• Colombia has an embassy in Berlin, a consulate-general in Frankfurt and three honorary consulates in Bremen, Hamburg and Stuttgart.
  • Germany has an embassy in Bogotá and four honorary consulates in Armenia, Barranquilla, Cali, and Medellin.[72]
 Costa Rica
  • Costa Rica has an embassy in Berlin.
  • Germany has an embassy in San José.[73]
 Cuba See Cuba–Germany relations
  • Cuba has an embassy in Berlin and an embassy outpost in Bonn.
  • Germany has an embassy in Havana.[74]
  • The Federal Republic of Germany Germany ended diplomatic relations on January 14, 1963, due to the Hallstein Doctrine, two days after Cuba recognized the German Democratic Republic.
  • Diplomatic relations were re-established on 18 January 1975.
 Dominica
  • Dominica is represented in Germany through its embassy in London.
  • Germany is represented in Dominica through its embassy in Trinidad and Tobago.[75]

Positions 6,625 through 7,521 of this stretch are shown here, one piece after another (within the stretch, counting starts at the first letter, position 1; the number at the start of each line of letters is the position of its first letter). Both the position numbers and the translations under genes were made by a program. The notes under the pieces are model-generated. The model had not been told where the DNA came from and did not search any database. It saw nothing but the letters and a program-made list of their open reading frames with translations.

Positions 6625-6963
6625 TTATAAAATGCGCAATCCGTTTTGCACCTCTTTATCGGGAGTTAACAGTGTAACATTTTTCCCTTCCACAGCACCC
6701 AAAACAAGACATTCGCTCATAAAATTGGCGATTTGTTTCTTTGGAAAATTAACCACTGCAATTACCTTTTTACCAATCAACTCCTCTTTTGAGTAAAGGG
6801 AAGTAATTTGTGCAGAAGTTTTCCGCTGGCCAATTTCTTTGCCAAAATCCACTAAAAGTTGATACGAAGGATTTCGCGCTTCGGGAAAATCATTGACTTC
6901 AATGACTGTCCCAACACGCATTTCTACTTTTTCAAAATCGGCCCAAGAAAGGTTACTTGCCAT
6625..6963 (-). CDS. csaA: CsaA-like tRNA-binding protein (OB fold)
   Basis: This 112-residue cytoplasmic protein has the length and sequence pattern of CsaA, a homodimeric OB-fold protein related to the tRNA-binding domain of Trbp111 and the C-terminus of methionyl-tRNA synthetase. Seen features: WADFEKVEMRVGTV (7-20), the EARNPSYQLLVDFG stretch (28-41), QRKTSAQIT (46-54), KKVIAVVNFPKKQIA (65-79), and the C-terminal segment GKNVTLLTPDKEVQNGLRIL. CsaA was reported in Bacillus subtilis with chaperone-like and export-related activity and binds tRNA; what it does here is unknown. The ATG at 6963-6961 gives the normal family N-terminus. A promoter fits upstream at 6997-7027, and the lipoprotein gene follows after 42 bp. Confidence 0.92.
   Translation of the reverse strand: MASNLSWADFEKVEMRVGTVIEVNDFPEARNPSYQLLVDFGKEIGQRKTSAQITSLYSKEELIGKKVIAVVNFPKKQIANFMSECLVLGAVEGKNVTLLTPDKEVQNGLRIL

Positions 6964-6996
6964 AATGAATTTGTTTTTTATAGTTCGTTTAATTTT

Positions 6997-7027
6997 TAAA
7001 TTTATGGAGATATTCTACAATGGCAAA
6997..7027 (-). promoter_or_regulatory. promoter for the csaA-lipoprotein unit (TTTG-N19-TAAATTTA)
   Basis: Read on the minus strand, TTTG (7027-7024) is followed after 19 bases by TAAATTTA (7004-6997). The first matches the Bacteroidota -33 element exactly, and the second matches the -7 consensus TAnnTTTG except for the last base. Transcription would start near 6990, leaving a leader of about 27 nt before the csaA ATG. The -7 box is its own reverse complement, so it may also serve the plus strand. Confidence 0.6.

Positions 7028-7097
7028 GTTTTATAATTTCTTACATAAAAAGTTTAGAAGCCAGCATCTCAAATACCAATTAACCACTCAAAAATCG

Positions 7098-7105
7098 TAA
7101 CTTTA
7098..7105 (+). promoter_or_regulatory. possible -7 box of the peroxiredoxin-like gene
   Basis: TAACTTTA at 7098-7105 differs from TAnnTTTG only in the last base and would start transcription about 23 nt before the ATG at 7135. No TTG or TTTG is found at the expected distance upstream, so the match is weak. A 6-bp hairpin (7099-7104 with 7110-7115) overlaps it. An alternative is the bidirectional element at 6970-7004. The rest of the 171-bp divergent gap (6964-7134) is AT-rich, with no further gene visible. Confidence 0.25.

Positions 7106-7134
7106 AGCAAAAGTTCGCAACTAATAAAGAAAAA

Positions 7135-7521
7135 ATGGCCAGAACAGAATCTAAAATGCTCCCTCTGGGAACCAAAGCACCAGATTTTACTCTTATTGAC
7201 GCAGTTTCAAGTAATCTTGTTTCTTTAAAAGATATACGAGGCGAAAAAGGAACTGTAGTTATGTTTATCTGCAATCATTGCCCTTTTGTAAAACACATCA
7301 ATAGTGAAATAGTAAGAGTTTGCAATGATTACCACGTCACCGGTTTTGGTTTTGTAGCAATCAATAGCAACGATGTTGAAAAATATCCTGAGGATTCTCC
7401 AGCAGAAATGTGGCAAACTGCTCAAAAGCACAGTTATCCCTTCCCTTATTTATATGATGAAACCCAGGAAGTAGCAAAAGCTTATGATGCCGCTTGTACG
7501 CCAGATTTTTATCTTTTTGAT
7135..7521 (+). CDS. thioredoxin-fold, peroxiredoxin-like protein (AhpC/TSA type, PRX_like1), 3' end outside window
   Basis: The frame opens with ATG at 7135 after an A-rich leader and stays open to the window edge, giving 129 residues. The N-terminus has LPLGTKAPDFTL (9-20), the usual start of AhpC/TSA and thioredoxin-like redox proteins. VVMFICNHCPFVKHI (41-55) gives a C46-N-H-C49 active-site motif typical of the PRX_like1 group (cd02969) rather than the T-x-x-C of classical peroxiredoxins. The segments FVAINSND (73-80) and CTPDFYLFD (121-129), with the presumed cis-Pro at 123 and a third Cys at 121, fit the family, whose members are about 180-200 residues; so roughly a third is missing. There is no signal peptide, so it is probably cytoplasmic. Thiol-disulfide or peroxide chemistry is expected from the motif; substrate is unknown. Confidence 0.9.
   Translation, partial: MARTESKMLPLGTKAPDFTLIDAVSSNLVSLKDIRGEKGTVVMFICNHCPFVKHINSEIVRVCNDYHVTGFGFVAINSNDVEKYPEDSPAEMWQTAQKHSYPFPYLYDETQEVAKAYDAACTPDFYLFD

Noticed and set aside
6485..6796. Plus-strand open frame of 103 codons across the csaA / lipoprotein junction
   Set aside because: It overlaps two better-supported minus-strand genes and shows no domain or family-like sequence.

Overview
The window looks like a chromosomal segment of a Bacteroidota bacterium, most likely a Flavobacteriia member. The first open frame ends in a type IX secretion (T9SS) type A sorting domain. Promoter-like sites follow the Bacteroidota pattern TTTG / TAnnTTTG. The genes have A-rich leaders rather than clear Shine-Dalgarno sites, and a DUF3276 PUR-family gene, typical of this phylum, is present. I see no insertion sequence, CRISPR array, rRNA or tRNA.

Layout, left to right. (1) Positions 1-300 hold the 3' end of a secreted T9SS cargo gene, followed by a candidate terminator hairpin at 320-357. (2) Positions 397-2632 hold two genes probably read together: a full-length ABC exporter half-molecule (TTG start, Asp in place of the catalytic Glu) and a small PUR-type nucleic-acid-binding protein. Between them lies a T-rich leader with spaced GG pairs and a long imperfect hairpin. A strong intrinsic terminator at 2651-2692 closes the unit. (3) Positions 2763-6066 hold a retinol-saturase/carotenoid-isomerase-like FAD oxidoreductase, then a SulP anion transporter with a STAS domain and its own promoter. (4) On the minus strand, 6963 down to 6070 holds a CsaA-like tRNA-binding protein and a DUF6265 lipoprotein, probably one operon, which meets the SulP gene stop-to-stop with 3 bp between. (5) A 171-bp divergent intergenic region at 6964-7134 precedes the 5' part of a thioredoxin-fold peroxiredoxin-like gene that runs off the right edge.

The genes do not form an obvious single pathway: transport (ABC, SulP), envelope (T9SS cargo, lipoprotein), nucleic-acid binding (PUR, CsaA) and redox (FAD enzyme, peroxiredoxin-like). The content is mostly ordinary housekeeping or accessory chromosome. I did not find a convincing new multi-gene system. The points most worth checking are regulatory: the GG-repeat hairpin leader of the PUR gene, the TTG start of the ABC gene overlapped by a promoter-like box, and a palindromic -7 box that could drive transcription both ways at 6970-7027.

Dominican Republic
  • The Dominican Republic has an embassy in Berlin and consulates-general in Frankfurt and Hamburg.
  • Germany has an embassy in Santo Domingo.[76]
 Ecuador See Ecuador–Germany relations
  • Ecuador has an embassy in Berlin and a consulate in Hamburg.
  • Germany has an embassy in Quito.[77]
 El Salvador
  • El Salvador has an embassy in Berlin.
  • Germany has an embassy in San Salvador.[78]
 Grenada
  • Grenada has closed its embassy in Germany on 17 August 2013.
  • Germany is represented in Grenada through its embassy in Trinidad and Tobago.[79]
 Guatemala
 Guyana See Germany–Guyana relations
  • Guyana is represented in Germany through its embassy in Brussels.